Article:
What bonuses do females get from such a strategy? The first is to protect future offspring by advertising to other males a relationship with a tough guy and declaring him the father of their children. The second is to spur male competition and attract new fans. Not the fact that alpha will be able to get pregnant. Enlisting the support of the strongest, they can then quietly conceive from someone simpler. The third - protect themselves from the aggression of other females. After all, competition for a status man among chimpanzees is strong, as in humans.

Similar, though less complex, behavior is seen in other polygamous primates, such as macaques and baboons. In a word, sheer calculation and no passion.

This is how women increase a man's self-esteem and bring his orgasm closer

Contrary to popular belief among young men, a girl's cry in bed is in most cases not an instinctive reaction to an unforgettable vaginal orgasm, but a kind of manipulation (which makes us related to chimpanzees).

More than 90% of men admit that they are turned on by the moans of their partner in bed.

And women, according to polls, are happy to try: 87% of them shout louder to please their beloved and increase his self-esteem. However, this performance does not exclude its own pleasure.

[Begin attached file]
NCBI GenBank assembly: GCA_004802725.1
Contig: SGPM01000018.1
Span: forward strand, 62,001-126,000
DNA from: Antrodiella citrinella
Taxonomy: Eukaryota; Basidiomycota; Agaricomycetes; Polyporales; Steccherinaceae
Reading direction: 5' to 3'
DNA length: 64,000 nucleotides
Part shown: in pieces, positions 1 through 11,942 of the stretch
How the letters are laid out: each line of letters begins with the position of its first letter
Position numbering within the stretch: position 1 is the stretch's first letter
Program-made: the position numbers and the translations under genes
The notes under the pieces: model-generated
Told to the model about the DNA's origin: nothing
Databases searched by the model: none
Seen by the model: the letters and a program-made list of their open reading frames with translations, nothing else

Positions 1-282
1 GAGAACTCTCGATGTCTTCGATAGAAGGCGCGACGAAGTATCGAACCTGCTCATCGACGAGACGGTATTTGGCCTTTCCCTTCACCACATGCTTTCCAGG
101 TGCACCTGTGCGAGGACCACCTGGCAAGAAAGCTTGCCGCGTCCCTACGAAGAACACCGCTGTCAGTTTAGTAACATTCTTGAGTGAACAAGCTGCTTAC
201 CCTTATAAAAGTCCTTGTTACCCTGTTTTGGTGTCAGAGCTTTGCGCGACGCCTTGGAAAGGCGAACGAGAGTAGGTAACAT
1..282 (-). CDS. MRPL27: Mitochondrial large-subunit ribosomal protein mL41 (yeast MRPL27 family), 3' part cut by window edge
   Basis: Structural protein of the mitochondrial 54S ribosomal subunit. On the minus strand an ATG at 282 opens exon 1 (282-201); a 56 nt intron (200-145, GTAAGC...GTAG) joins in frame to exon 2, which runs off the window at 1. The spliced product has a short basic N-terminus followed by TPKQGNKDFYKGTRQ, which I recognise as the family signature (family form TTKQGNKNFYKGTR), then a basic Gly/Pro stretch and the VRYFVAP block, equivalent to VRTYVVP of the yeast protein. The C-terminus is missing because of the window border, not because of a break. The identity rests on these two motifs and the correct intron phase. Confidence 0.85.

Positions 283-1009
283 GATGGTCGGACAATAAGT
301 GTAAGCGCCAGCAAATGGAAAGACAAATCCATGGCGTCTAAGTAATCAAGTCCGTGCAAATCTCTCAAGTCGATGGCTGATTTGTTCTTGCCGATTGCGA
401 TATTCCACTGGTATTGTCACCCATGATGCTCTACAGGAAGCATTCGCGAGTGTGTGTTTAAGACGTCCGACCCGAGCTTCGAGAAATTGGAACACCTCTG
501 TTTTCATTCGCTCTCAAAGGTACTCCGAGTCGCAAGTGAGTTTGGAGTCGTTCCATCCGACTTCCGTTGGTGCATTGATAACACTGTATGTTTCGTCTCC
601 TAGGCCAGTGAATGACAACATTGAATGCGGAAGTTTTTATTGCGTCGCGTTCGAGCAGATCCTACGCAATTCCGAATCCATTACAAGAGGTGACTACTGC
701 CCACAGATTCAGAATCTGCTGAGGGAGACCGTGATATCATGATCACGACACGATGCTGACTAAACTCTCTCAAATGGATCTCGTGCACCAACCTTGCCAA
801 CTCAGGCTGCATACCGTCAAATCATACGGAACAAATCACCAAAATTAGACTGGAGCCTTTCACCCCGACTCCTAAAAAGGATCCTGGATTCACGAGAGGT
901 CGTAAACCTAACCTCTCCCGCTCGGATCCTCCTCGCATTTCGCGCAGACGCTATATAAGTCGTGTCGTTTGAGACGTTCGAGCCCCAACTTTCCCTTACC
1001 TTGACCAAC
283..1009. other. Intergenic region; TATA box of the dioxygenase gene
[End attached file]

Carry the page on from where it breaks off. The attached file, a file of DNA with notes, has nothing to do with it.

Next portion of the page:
The second common reason for a woman's cry is the desire to bring a man's orgasm closer. 66% of girls admitted that at times they use moaning as a means to speed up the process. The reasons are different: boredom, discomfort, fatigue, pain, the need to sleep before a morning meeting, or thoughts of a hungry cat waiting at home. But do not offend the good guy with the phrase: “Come on, hurry up!”

We follow the movies

Perhaps women would be quieter, and men would not perceive screams as confirmation of their high skill in bed, if not for the movie. Directors use groans in the frame to make sex scenes brighter, to emphasize the moment of orgasm. The same sound technique is used in the production of porn films.

Scientists have not yet bothered to investigate the relationship between erotic scenes and our behavior in the bedroom. But many experts have no doubt that the myth "the louder the cry, the brighter the orgasm" we owe it to strawberries in particular and pop culture in general.

Sex is not an easy job

We have dealt with women's moans and screams. Now we move on to panting, grunting, aham and sighs. According to Barry Komisaruk, author of The Science of Orgasm, the involuntary sounds that accompany sex are associated with physical exertion.

It is mainly the man who has to strain. His body needs more oxygen, he begins to breathe more often. And interjections with vowels like "uh!", "ah" and "ahh!" contribute to increased ventilation of the lungs.

Sounds help to communicate without extra energy

So what happens: bedroom noises have nothing to do with passion and intimacy? Not certainly in that way.